At such times as the Irish expedition of 1171, the average crews of the thirty-six ships from Norfolk and Suffolk, the seven from Dorset and Somerset, six from Devon, two from London and one from Herefordshire, had an average crew of only twelve. Twenty-eight ships from Gloucestershire averaged only six men. Eight on nineteen from Sussex and the two from Hampshire each had a crew of twenty-two. In the troubles of 1173, most of the ships which were “sent to Sandwich to meet with the ships of the Cinque Ports” carried crews of twenty or more and the two vessels from Colchester carried sixty seamen between them.
At that time, Southampton was the chief mercantile port of England, for its proximity to the royal; city of Winchester. Winchester was the home of the Treasury and Westminster was the king’s official residence, with London being the leading centre of trade. The great fair of St. Giles drew merchants from all over England and from foreign lands to Winchester, to sell their fine worked stuffs or to buy the course woollen cloth of local manufacturers. Winchester with its gilds of weavers and fullers was a great seat of the cloth industry. Cheaper and coarser cloth was made in Cornwall and this was often purchased by the king’s almoner.
Gilds of weavers existed in 1156 at Winchester, London, Lincoln, Oxford, Huntingdon and Nottingham, all being of sufficient importance to pay yearly to the king, from 40s to £6, but their productions were for the most part, poor and course, with the notable exception of the scarlet cloths of Lincoln, found to be fetching 6s.8d per ell. This was probably due to the Flemish influence. At the time of the expulsion of the Flemings after the rebellion of 1173. There were numerous entries in the Pipe Rolls recording seizures of wool and woad belonging to Flemings. The dyers of Worcester are recorded as owing £12 to the king’s Flemish enemies, and there is evidence to show the presence of these skilled clothworkers throughout the country.
For foreign trade, there was no imposition of customs for revenue purposes. Each town, whether seaport or inland market, had its own schedule of customs and trade dues, but crown charters only affected them regarding persons ‘exempt from payments throughout the realm’. Such exemptions were amongst the most valued franchises of the barons of the Cinque Ports, the freemen of privileged boroughs and the tenants of certain religious houses. A trading privilege of particular interest for its bearing upon the development of London under Norman influence was the right of citizens of Rouen to a port or anchorage in the Thames, close to the city walls. This was confirmed to them by Henry II in 1174.
A still more striking instance of the connection of two ports was Henry II’s grant of Dublin to the burgesses of Bristol, assuring to them a virtual monopoly of the Irish trade (previously shared with Chester). The monopoly of trade being in the same way assured to Rouen. Henry II’s earlier years of reign were liberal and encouraging. He granted the customs of York to the burgesses of Scarborough in1155, the liberties of London and Winchester to the men of Gloucester, and the customs of Lincoln to the burgesses of Coventry at a later date. Gilds merchant and trade-gilds were confirmed in their privileges at Oxford, Nottingham, Lincoln and elsewhere, and the formation of others licensed.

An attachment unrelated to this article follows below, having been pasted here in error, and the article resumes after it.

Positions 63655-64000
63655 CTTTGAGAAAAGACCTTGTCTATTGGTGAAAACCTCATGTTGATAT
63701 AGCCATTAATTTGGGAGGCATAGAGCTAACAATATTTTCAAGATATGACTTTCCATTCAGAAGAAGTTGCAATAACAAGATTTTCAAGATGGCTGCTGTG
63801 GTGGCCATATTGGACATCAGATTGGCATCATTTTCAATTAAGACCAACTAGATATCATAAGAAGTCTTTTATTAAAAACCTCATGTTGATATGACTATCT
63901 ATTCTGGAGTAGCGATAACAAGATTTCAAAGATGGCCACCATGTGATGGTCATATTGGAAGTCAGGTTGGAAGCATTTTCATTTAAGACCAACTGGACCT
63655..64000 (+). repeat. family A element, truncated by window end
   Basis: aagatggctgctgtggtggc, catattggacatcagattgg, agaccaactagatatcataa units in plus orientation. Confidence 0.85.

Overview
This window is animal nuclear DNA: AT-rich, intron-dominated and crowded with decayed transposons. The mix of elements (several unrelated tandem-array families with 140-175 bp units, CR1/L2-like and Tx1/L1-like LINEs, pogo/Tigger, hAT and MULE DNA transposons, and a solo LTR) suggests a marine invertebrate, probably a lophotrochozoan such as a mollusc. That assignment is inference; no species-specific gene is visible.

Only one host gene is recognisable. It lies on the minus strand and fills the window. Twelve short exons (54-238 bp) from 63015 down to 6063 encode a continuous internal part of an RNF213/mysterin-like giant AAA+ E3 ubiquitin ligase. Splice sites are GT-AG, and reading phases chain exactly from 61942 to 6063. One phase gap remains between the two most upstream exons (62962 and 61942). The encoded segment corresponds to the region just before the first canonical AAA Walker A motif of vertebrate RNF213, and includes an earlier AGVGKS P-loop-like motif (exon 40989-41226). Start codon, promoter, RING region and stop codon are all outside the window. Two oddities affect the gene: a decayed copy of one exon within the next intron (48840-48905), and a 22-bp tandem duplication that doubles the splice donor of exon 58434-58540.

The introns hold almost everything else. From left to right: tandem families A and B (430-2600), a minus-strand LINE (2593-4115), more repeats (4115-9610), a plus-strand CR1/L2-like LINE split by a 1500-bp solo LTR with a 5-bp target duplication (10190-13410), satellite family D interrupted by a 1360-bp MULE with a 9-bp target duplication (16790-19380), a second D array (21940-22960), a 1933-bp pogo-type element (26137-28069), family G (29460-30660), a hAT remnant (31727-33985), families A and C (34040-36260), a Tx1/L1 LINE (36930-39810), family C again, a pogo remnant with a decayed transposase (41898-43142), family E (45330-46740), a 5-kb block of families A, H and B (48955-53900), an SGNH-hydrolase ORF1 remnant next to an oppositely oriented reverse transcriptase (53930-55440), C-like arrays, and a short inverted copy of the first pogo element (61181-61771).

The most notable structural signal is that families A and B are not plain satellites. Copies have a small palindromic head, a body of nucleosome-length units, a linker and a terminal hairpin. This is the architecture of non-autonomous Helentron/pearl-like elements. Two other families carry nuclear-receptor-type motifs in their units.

With the increasing growth of trade, other unauthorised gilds sprang up and in1180, no fewer than nineteen such ‘adulterine’ gilds were reported in London alone, five of them connected with London Bridge, the famous stone bridge built in 1176. Of these London gilds, the only four definitely identified with special trades were the goldsmiths, spicers, butchers and clothworkers. The others being, no doubt, social and religious societies of a less specialised composition.
In that period, minerals, such as the lead-mines of Derbyshire, Yorkshire and Shropshire provided good revenues. Particularly the silver bearing mines of Carlisle and at the other end of the kingdom, the rich tin mines of Cornwall and Devon. Iron was worked in the northern counties, and in Northamptonshire. The Forest of Dean enjoyed a practical monopoly of the southern iron trade. Tin was exported, and lead sent to the monks of Clairvaux, but iron was not exported. Chief exports in early times were the raw wool and hides and a certain number of foodstuffs.
Ale was sent to Normandy for its appreciation among foreigners. At the time, England had sufficient vineyards, from Kent to Hereford, to avoid the importation of wines. Taste preferences at that time was given to cider over Kentish ale and was noticeably popular at the cathedral priory of Christchurch, Canterbury.
Throughout the long 35year reign of Henry II he can be seen to have formulated much of the English social traditions. He was a methodical man, hot tempered at times, but with a keen sense of justice. He was also a skilled general who never engaged in warfare if it could be avoided. His restless energy and enjoyment of sport was tempered by a passion for literature. He was a free-thinking adulterer who also had a genuine appreciation of purity and true religion; a king who could manage the affairs of half-a-dozen principalities but was unable to rule his own house. As an acute judge of men, who lavished affection and benefits upon ungrateful and unworthy sons; he was a mass of contradictions. But, in my opinion, we owe much of what we may regard in the traits and traditions of Englishness to those foundations set by King Henry II.